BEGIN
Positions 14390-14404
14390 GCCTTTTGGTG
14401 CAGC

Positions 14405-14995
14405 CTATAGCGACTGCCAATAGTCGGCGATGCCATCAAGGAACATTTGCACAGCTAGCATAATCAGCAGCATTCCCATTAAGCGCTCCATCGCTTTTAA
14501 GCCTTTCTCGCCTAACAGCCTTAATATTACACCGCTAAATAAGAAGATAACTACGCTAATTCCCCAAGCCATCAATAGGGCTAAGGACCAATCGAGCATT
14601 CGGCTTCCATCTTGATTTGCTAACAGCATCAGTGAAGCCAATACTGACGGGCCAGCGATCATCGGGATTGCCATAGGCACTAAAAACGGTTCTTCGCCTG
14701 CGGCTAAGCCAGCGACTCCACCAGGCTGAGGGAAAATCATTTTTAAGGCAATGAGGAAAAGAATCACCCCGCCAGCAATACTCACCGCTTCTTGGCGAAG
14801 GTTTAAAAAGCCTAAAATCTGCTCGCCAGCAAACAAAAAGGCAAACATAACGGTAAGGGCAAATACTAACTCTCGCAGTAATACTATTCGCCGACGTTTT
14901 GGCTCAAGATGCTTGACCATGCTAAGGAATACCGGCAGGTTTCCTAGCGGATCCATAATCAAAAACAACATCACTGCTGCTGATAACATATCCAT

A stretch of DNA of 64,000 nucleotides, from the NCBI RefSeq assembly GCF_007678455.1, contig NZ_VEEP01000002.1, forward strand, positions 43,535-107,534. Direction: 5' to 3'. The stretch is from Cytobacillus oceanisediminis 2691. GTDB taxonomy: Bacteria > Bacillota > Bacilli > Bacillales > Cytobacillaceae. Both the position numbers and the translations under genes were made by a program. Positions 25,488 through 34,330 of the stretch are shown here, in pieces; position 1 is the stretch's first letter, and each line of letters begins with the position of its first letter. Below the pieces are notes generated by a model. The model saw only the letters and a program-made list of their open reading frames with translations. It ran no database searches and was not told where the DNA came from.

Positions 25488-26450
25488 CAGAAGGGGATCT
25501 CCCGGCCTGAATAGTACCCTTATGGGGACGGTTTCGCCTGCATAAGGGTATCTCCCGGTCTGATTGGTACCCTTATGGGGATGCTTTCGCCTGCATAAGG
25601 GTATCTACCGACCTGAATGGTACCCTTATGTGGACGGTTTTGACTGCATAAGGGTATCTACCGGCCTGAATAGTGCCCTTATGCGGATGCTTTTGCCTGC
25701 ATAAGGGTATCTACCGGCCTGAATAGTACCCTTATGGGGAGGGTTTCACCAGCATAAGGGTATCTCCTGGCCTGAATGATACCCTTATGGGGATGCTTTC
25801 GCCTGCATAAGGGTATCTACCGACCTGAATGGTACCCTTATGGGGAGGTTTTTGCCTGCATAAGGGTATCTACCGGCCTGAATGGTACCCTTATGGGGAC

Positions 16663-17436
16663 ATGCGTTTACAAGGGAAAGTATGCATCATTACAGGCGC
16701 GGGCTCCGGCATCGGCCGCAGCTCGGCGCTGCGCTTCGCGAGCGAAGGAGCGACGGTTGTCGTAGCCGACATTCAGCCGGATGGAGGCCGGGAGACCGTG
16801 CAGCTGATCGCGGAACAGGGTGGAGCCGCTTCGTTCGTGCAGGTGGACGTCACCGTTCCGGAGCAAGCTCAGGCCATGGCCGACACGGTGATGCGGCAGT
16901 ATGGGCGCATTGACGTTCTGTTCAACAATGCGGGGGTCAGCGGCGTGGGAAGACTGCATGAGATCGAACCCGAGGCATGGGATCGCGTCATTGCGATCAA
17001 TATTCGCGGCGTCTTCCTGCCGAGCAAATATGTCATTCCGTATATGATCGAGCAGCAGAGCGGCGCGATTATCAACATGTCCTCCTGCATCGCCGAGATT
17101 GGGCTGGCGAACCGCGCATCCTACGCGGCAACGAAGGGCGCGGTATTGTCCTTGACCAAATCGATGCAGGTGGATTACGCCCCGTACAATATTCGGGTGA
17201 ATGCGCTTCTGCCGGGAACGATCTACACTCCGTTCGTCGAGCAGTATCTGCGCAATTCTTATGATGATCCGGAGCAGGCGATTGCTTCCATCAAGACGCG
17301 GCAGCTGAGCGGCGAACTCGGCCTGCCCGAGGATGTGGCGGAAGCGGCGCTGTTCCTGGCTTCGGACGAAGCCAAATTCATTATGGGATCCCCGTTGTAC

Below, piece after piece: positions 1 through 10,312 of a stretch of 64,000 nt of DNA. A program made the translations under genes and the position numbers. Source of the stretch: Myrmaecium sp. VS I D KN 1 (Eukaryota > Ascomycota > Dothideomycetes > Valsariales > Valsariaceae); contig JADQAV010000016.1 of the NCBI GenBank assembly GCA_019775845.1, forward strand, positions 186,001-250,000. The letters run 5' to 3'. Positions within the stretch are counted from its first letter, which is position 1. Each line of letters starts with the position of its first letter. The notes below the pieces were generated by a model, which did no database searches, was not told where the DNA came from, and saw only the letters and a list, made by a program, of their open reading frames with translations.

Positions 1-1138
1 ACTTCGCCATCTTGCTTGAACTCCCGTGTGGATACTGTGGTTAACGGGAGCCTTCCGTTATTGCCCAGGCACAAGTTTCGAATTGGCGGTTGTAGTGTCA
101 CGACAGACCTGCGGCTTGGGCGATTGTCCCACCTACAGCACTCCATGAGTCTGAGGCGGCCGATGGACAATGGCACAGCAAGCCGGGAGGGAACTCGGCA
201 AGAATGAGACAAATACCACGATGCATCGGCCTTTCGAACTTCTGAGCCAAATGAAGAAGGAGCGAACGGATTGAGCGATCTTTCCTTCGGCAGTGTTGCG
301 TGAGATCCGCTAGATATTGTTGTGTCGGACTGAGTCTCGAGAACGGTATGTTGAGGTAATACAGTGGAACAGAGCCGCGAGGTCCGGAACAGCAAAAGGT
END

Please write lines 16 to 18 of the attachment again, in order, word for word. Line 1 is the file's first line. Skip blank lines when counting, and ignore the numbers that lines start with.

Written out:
25701 ATAAGGGTATCTACCGGCCTGAATAGTACCCTTATGGGGAGGGTTTCACCAGCATAAGGGTATCTCCTGGCCTGAATGATACCCTTATGGGGATGCTTTC
25801 GCCTGCATAAGGGTATCTACCGACCTGAATGGTACCCTTATGGGGAGGTTTTTGCCTGCATAAGGGTATCTACCGGCCTGAATGGTACCCTTATGGGGAC

Positions 16663-17436